Provided by: bpfcc-tools_0.5.0-5ubuntu1_all bug


       syscount - Summarize syscall counts and latencies.


       syscount [-h] [-p PID] [-i INTERVAL] [-T TOP] [-x] [-L] [-m] [-P] [-l]


       This  tool  traces  syscall entry and exit tracepoints and summarizes either the number of
       syscalls of each type, or the number of syscalls per process. It can also collect  latency
       (invocation time) for each syscall or each process.

       Since this uses BPF, only the root user can use this tool.


       CONFIG_BPF   and   bcc.   Linux   4.7+  is  required  to  attach  a  BPF  program  to  the
       raw_syscalls:sys_{enter,exit} tracepoints, used by this tool.


       -h     Print usage message.

       -p PID Trace only this process.

       -i INTERVAL
              Print the summary at the specified interval (in seconds).

       -T TOP Print only this many entries. Default: 10.

       -x     Trace only failed syscalls (i.e., the return value from the syscall was < 0).

       -m     Display times in milliseconds. Default: microseconds.

       -P     Summarize by process and not by syscall.

       -l     List the syscalls recognized by the tool (hard-coded list).  Syscalls  beyond  this
              list will still be displayed, as "[unknown: nnn]" where nnn is the syscall number.


       Summarize all syscalls by syscall:
              # syscount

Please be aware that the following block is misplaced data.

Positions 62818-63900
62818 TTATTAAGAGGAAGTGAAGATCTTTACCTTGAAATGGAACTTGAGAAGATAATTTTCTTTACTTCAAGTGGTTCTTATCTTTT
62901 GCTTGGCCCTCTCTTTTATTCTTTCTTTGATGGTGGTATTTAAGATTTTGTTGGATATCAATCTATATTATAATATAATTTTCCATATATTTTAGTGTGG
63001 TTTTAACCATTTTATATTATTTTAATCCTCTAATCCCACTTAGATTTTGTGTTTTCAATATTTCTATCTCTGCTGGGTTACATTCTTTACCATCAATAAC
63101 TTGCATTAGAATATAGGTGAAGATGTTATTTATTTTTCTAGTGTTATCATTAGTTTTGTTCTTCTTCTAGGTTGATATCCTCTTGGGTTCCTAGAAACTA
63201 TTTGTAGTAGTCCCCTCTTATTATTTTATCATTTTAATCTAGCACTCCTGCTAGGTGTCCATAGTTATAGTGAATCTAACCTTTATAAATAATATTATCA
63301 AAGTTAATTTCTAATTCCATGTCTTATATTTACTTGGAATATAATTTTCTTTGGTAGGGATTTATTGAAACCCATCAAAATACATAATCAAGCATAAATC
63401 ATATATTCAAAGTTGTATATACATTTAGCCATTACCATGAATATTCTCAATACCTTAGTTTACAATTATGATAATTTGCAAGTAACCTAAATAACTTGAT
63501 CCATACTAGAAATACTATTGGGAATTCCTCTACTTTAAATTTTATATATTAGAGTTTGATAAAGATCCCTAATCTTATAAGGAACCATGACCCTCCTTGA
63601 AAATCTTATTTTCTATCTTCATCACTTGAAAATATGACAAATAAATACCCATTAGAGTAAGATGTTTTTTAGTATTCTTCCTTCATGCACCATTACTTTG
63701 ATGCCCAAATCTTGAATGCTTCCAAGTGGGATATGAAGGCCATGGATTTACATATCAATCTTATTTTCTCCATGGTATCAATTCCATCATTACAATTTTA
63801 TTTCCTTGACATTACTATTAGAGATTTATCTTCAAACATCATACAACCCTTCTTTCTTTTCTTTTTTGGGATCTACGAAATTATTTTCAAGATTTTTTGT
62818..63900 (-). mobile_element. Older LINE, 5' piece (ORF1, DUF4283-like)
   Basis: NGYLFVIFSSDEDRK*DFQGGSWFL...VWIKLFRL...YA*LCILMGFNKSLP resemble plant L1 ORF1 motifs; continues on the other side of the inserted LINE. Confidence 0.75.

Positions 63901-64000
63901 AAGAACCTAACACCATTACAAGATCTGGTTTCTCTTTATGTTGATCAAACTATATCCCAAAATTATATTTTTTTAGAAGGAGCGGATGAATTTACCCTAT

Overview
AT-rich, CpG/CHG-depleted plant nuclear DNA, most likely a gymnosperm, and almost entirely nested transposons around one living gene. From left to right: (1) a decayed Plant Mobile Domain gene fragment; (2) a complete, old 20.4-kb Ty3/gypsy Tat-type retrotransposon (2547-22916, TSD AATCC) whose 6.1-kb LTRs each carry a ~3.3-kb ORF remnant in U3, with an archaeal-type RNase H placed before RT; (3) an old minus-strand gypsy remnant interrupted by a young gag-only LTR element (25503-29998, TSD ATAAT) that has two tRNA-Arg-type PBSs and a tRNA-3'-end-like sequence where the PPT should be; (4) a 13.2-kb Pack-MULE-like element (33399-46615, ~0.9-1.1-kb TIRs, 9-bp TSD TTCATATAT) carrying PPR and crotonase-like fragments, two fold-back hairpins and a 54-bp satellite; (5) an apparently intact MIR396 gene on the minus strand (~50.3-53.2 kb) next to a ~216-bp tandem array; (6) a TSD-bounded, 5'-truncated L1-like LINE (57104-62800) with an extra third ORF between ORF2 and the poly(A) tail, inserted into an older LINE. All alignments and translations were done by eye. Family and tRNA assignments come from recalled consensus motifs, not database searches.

Summarize all syscalls by process:
              # syscount -P

       Summarize only failed syscalls:
              # syscount -x

       Trace PID 181 only:
              # syscount -p 181

       Summarize syscalls counts and latencies:
              # syscount -L


       PID    Process ID

       COMM   Process name

              Syscall name, or "[unknown: nnn]" for syscalls that aren't recognized

       COUNT  The number of events

       TIME   The total elapsed time (in us or ms)


       For  most  applications,  the overhead should be manageable if they perform 1000's or even
       10,000's of syscalls per second. For higher rates, the overhead may  become  considerable.
       For  example,  tracing a loop of 4 million calls to geteuid(), slows it down by 1.85x when
       tracing only syscall counts, and slows it down by more than 5x when tracing syscall counts
       and  latencies. However, this represents a rate of >3.5 million syscalls per second, which
       should not be typical.


       This is from bcc.


       Also look in the bcc distribution for a companion _examples.txt  file  containing  example
       usage, output, and commentary for this tool.




       Unstable - in development.


       Sasha Goldshtein


       funccount(8), ucalls(8), argdist(8), trace(8), funclatency(8)